Retailers Prioritize Initiatives Promoting a More Inclusive Future of Fashion
Globally, plus size fashion is a $178B market; retailers like Old Navy and Victoria’s Secret are disrupting the plus size fashion narrative by revising their pricing, merchandising and garment construction practices and introducing a diverse cohort of brand ambassadors respectively. While these changes are certainly welcome and long overdue improvements in an industry notorious for lack of stylish selection, the long-term impact of such initiatives remains up for debate. Read on to learn how these major retailers are prioritizing inclusivity within their own organizations, as well as the broad scale implications for the fashion industry.
Old Navy’s BodEquality Program Departs from Traditional Pricing and Merchandising Practices, Citing a ‘Fashion Revolution’
After 3 years in the making, Old Navy debuted their BodEquality initiative, both in-stores and online, offering sizes 00-30, XS-4X, with no difference in price and no designated section in store; the retailer is calling the movement a ‘fashion revolution’ citing the changes as long overdue. In store shoppers will see mannequins in sizes 4, 8 and 12, and plus size clothes interspersed among all other products on the sales floor.
The revolution continues online, as shoppers can select which sized model they’d like to view. Old Navy’s process is not merely cosmetic; the retailer restructured their entire fit process, leveraging body scans of 389 women to create digital avatars that closely resembled women’s’ bodies. Old Navy also ran fit clinics with models sized 20-28 and established full time partnerships with fit models size 8 and 20.
The process behind BodEquality is significant for the plus size industry, as it serves as a revision to the dominant process of retailers “scaling up” their clothing to accommodate the plus sizes. Here, Old Navy’s fit process is showing not only that they understand the plus size consumer, but their merchandising tactics suggest that they don’t want them to be at any kind of disadvantage, whether it be monetary, or stylistically.
As the Ascena Retail Group, parent company to the women’s plus size retailer Lane Bryant, filed for bankruptcy in 2020, closing 150 Lane Bryant stores, retailers like Old Navy were left to pick up the slack. The women’s plus size market has a high degree of fragmentation and Old Navy can fill white space and strategically position themselves as a cutting-edge player in the industry and gain market share as they reverse generations of size discrimination.
Victoria’s Secret Attempts to Create an Inclusive Culture with a New Cohort of Brand Ambassadors
In June 2021 Victoria’s Secret dissolved their longstanding clique of Angels, replacing them with Victoria’s Secret Collective. The Collective’s 7 founding members include professional soccer player Megan Rapinoe and actress, producer and tech investor Priyanka Chopra. The group’s goal: promote a more inclusive brand image; in addition to modeling for Victoria’s Secret, the Collective will serve an advisory role to the retailer, with the idea that they will reinforce change from within.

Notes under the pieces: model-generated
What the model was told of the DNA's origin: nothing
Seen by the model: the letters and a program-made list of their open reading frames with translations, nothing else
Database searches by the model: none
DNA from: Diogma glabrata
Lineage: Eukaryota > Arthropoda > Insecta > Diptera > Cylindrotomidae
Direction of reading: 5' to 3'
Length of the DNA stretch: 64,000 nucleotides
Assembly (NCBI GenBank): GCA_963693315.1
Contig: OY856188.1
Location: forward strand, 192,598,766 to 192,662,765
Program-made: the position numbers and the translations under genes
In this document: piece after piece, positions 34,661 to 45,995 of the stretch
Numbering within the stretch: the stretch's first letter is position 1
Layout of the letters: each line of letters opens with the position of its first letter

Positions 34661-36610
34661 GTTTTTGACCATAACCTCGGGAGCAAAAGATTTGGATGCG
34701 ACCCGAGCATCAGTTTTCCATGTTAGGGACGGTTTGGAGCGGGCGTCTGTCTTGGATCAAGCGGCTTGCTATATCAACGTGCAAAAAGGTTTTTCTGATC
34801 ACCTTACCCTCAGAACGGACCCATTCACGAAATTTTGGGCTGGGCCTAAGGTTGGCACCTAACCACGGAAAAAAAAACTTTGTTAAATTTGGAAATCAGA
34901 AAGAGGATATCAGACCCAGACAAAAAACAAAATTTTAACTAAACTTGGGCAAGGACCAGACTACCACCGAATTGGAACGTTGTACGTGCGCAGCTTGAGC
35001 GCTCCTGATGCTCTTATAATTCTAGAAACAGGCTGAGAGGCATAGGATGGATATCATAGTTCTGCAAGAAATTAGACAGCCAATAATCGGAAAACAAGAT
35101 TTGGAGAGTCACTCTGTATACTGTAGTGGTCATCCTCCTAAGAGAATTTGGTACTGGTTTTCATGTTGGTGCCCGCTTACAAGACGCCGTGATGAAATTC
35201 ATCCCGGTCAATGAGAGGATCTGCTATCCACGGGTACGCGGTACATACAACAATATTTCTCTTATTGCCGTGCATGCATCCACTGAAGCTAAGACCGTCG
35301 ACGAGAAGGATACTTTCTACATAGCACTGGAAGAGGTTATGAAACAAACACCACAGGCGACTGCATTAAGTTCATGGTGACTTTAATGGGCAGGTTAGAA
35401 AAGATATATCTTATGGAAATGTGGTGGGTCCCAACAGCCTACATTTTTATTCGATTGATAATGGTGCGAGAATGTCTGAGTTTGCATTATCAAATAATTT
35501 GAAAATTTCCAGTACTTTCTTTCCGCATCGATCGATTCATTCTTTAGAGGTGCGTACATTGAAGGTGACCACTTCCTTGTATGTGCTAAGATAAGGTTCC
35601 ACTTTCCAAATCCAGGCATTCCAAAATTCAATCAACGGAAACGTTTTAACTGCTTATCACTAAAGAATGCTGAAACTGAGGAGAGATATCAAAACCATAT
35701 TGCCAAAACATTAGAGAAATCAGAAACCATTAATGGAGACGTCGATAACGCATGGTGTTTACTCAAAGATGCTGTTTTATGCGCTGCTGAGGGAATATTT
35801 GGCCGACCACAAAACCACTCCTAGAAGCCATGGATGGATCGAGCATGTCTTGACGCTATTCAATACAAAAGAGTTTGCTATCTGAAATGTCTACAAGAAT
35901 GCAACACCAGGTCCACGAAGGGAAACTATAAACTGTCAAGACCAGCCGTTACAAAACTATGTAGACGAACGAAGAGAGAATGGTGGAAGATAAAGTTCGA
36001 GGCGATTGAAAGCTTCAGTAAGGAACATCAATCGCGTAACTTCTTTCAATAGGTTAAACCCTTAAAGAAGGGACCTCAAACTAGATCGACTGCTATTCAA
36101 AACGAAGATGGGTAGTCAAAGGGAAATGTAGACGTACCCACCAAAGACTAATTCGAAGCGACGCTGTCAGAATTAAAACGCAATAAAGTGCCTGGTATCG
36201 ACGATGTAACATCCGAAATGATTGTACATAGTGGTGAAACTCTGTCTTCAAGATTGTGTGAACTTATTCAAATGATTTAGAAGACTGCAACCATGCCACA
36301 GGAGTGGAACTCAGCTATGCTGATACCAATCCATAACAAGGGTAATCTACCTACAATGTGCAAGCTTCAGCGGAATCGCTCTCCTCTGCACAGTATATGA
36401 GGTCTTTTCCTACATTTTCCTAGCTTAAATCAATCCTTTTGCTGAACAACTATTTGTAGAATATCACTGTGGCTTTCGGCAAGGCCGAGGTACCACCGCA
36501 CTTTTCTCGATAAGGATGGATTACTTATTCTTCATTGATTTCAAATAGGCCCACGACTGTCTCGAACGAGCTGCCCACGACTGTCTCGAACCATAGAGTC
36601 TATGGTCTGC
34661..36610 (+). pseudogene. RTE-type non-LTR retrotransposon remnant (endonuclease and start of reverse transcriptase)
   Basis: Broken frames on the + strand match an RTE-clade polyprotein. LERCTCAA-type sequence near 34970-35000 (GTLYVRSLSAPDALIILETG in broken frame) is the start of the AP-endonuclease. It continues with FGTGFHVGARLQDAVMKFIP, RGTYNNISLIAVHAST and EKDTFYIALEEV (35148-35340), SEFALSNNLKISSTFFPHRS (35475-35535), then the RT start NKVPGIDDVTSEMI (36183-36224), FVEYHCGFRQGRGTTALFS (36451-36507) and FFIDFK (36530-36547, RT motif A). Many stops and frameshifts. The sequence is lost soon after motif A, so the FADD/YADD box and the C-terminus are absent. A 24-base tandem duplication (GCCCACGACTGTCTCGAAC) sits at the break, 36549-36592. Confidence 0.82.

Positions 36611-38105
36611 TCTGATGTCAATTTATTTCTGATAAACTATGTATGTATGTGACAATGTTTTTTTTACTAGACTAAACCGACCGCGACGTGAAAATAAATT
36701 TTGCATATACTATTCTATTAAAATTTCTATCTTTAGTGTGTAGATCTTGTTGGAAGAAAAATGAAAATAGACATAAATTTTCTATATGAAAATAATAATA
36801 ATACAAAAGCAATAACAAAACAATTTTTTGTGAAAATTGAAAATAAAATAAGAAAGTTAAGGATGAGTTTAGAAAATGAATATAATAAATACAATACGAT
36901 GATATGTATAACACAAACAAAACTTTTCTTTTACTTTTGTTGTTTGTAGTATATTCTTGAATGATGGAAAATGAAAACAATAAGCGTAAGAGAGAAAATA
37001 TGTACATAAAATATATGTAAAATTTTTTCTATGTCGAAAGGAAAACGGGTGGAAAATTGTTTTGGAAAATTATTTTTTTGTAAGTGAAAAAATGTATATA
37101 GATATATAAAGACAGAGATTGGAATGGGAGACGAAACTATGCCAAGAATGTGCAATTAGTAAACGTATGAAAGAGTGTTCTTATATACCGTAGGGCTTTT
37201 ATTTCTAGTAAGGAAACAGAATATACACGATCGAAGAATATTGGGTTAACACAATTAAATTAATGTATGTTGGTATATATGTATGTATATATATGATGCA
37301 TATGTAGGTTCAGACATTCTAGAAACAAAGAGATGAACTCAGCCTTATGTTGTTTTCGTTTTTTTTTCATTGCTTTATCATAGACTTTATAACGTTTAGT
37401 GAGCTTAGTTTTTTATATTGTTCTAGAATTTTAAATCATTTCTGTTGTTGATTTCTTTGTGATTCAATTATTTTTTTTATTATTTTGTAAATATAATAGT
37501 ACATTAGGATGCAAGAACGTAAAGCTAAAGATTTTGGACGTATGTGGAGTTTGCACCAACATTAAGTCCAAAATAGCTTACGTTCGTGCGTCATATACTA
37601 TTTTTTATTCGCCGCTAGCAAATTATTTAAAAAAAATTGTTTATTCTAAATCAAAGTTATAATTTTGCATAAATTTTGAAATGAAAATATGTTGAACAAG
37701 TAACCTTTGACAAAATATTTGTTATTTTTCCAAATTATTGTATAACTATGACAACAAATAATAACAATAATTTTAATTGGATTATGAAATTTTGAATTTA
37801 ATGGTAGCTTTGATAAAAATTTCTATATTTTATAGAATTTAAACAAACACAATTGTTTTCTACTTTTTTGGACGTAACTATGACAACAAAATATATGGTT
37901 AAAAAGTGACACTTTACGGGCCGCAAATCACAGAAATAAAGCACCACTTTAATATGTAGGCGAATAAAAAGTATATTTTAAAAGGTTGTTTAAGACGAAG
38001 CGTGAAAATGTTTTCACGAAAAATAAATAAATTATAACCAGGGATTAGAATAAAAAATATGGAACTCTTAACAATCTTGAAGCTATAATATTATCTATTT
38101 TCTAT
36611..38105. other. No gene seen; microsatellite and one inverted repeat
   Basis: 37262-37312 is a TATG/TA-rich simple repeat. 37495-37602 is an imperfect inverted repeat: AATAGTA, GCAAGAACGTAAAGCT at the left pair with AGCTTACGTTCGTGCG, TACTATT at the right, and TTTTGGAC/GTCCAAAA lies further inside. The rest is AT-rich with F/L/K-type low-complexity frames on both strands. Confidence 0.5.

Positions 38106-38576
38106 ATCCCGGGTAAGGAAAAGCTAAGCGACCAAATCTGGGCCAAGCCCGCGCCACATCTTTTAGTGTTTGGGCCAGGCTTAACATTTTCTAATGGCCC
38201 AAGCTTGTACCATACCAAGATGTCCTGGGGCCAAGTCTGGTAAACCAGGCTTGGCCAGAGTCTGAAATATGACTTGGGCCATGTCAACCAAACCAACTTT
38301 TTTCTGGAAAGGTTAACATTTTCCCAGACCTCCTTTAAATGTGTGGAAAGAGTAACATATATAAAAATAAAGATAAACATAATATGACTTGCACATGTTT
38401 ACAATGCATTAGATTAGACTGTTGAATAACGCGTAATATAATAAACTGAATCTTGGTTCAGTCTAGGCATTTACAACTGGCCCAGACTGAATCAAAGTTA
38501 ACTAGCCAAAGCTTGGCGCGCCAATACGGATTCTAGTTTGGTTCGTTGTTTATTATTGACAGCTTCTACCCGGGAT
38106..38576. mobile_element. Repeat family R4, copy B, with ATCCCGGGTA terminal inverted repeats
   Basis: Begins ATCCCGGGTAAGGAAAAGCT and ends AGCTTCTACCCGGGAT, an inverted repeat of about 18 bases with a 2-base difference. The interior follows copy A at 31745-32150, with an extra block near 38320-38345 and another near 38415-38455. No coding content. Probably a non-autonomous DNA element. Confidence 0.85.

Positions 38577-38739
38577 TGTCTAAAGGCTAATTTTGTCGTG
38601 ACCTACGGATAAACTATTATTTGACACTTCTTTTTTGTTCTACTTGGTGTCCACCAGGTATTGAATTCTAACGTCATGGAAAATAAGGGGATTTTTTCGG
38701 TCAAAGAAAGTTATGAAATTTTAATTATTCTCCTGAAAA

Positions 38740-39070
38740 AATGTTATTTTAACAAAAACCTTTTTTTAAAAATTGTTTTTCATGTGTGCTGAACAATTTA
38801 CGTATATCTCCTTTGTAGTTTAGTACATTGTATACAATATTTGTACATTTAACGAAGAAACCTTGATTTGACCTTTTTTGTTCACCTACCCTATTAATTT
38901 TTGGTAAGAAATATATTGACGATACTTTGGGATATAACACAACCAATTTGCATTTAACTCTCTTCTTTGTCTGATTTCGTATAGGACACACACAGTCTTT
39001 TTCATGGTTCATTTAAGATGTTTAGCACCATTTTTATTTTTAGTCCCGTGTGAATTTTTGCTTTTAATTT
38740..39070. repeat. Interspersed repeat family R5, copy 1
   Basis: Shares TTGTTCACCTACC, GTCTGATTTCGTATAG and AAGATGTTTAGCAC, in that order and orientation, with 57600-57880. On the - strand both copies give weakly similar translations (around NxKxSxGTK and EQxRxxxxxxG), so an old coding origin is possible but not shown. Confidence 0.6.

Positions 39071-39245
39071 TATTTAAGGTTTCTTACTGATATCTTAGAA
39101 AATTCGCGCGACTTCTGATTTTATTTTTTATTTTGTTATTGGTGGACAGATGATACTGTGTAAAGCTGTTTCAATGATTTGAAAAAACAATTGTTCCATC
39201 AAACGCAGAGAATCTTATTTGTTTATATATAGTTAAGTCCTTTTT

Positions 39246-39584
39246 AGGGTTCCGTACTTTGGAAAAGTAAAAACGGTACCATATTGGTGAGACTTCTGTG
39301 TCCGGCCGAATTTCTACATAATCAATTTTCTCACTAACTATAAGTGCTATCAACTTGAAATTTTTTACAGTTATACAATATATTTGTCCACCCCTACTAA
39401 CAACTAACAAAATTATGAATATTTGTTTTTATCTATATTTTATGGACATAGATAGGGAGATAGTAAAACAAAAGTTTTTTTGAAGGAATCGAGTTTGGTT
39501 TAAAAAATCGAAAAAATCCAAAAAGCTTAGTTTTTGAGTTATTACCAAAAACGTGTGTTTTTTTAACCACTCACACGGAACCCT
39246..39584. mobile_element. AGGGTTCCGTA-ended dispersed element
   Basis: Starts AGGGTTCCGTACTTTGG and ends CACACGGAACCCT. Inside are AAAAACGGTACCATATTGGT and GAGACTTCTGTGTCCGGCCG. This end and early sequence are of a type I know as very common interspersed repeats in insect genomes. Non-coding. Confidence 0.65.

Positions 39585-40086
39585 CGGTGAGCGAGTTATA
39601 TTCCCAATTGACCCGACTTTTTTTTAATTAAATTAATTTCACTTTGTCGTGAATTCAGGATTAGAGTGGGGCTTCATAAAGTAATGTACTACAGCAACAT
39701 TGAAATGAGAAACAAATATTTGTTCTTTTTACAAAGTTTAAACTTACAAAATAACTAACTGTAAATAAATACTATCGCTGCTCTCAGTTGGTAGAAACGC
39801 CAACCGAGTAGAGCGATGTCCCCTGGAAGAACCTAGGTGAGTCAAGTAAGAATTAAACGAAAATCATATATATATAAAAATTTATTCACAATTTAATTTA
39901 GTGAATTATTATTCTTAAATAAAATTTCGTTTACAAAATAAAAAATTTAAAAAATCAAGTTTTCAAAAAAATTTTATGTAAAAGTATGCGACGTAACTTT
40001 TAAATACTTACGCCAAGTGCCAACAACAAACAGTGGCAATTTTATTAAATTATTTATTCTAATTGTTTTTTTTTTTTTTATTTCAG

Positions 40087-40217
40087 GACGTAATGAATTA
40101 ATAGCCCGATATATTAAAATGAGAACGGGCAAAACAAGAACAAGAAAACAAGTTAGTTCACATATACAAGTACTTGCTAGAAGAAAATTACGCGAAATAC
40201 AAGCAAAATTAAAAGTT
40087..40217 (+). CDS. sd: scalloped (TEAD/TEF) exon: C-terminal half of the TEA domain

While the Collective is certainly a refreshing change, it also brings questions to surface. First, will consumers buy into the authenticity of Victoria’s Secret’s new image? The brand undoubtedly has some hurdles to overcome as they’ve received criticism for catering their offerings to male preferences, and for perpetuating a standard of beauty that represented only a fraction of the population. Victoria’s Secret only featured their first plus-sized model in 2019, so there is significant work to be done across all facets of the customer experience to engage in meaningful connections with customers to show that this change is not merely superficial.
Second, is it simply too little, too late for Victoria’s Secret? In the past, the retailer excelled in selection and service compared to its department store counterparts. However, now, Victoria’s Secret competes with up-and-coming, inclusive DTC brands like ThirdLove and Cuup, who like Victoria’s Secret, prioritize robust selection and customer service. Where they differ: It is in an environment where all body types are represented; as these players gain market share, is potentially at the expense of any future growth opportunities for Victoria’s Secret.
What does this mean for the fashion industry?
Historically, plus size fashion is notorious for lack of selection and higher prices; in many brick-and-mortar retailers, plus garments are sequestered in a corner of the sales floor. Contrary to this paradigm, there is tremendous growth opportunity in plus size clothing; according to Acute Market Research, the global plus-sized market is valued at over $178 billion, with a projected 4.3% annual growth rate through 2028. Conversely, Euromonitor predicts the women’s apparel market to grow by less than half that rate, at 2.1%. Despite the opportunity, many retailers failed to capitalize on the gains from plus size investment, dissuaded by higher costs of production due to constraints surrounding garment construction and more broadly, the societal construct to perpetuate the “sample size” standard. The bottom line: many brands and retailers are misaligning their assortment and merchandising practices with that fact that the average American woman is getting larger.
Retailers seeking out revisions to their internal company architecture and absorbing the extra production costs will further democratize fashion for women of all sizes. However, the long-term success of these movements is still in question, as the industry disruption is still in its nascent stages. However, the rise of the body inclusivity movement bodes promise for the future of plus size fashion, as it puts pressure on brands and retailers to produce high quality, size inclusive solutions, a departure from the more limited scope of previous offerings.